Andre’s whole life is too big to be contained in one graphic novel. What were some things that didn’t make it in? What’s your favorite Andre story that you uncovered in your research?
A few things got cut — a short story about a bus almost flipping over in Japan from Larry Zbyszko’s book, and some bits about him filming an episode of B.J. and the Bear. I think my favorite story to work on was the fight between Andre and Blackjack Mulligan. Blackjack is quite a character. I actually interviewed him via Facebook chat, which was a surreal experience in and of itself. The first version of that part of the book was based on a retelling of the fight story from a Barry Darsow shoot interview (on which he appeared with beer in hand). After I did more research I found that Darsow got quite a few of the details wrong. Still a good story though. My comic of Darsow’s version of the story ran in The Atomic Elbow, a really amazing pro wrestling zine.
You’ve gone from a guy who didn’t think he could draw comics to an entrepreneur, founding your own publishing company, Retrofit — not to mention a guy who’s getting a graphic novel published by a mainstream press — in a pretty short amount of time. Was there a deliberate long-term plan?
I didn’t start making comics until I was about 25. Before that there was definitely something missing in my life. I was an artist without a medium. Once I discovered comics, there was nothing more I wanted to do with my life besides make comics. From that moment on there was always a plan to maneuver my life in such a way that I could spend the whole day drawing. I quit my job way before I was able to make a full living on comics, but I just didn’t care. Starting Retrofit helped make that happen. I was putting out comics as fast as I could, but I couldn’t release more than five or six a year, and I realized if I could recruit others to help I could really make printing and distributing comics a legitimate income stream.
I don’t know if I had a legitimate plan when I started beyond just working and hacking away until things worked out. There’s still a constant feeling that the bottom will drop out at any moment. I really believe in comics as a medium and I’m happy to be an ambassador for them.
Do you think it’s possible for any modern wrestler to achieve Andre’s metaphorical stature? What modern figure will people be doing graphic novels about in 20 years?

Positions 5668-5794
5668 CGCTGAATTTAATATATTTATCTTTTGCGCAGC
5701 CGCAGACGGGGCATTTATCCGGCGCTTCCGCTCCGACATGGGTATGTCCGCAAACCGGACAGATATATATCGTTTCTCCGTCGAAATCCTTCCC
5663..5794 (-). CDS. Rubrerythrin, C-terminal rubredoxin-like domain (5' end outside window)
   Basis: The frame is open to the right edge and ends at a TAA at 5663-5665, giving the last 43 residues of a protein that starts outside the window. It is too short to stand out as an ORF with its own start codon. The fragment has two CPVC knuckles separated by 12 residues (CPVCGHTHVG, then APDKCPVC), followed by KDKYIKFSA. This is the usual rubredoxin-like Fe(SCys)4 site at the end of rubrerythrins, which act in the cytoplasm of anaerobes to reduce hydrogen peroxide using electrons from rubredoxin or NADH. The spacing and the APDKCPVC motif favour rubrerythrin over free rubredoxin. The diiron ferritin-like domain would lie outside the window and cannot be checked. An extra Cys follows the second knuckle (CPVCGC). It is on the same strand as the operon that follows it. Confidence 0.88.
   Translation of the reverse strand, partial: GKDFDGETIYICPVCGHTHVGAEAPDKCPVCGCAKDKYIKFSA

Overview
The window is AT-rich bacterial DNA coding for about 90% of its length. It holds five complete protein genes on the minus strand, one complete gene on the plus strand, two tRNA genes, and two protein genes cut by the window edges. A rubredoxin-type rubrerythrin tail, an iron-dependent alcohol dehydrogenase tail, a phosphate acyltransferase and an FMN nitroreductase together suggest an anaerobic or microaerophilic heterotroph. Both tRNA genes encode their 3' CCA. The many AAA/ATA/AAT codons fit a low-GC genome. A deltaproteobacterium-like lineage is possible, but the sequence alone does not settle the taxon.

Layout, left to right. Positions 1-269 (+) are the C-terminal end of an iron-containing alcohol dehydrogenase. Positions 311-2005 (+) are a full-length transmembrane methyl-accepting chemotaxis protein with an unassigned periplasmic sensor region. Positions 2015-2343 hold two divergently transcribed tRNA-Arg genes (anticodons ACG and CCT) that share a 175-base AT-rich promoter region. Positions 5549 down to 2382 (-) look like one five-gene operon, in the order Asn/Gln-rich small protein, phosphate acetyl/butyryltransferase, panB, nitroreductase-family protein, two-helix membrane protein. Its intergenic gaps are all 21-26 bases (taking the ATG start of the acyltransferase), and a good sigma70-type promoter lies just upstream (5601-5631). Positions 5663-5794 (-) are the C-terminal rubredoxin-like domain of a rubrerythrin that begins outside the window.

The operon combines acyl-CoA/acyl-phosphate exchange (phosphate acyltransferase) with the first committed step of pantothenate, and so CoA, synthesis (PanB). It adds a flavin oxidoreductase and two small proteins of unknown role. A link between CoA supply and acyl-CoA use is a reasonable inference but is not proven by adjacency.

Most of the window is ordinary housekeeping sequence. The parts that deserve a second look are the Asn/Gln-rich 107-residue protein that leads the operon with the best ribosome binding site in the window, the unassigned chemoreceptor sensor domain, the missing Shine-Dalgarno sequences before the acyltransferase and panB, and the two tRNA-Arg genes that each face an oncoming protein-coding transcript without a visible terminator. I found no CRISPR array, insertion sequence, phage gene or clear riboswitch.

It certainly doesn’t seem possible. Any fan can give you a laundry list of what’s wrong with wrestling these days. Is there someone as big as Andre or Hogan? I suppose. I mean, I’ve grown to appreciate John Cena and I understand what he does for WWE. But, I don’t know if I’d read a book about him. Maybe there are no stars anymore — maybe the “star” is just the WWE logo. I’d hate for that to be true. I’d sure like to read a book about Vince [McMahon], but I don’t think we’d ever get the real story.
I think when Punk was on top he was poised to be The Man, but never got there. How long are they going to run The Undertaker streak? Why aren’t they building a new streak? Will they never use that streak to put over someone new? Andre put over Hogan — will they never use all of that clout they’ve put on Undertaker to make a new star? Sorry, I get carried away.
Comics fans and wrestling fans are both pretty diehard. Are you worried about the reaction you’ll get bringing your work to a whole new audience? Do you worry about alienating your current fans?
I worry about boring my readers on Twitter with wrestling talk, but I feel that this book is in line with all the work I’ve ever done. I’m as passionate about wrestling as an art form as I am about comics as an art form. I think the average person will admit that comics is an art form, albeit somewhat begrudgingly, but it’s much harder to convince someone that wrestling is an art form unfortunately. I think one of my goals for the book was to portray wrestling as something that can be transcendent. I think comics can be transcendent as well. I think both kind of have a bad reputation as a low art (at best!), but I think both cultures kind of like that status. It’s cool. I hope I make some new wrestling fans out of comics fans and vice versa.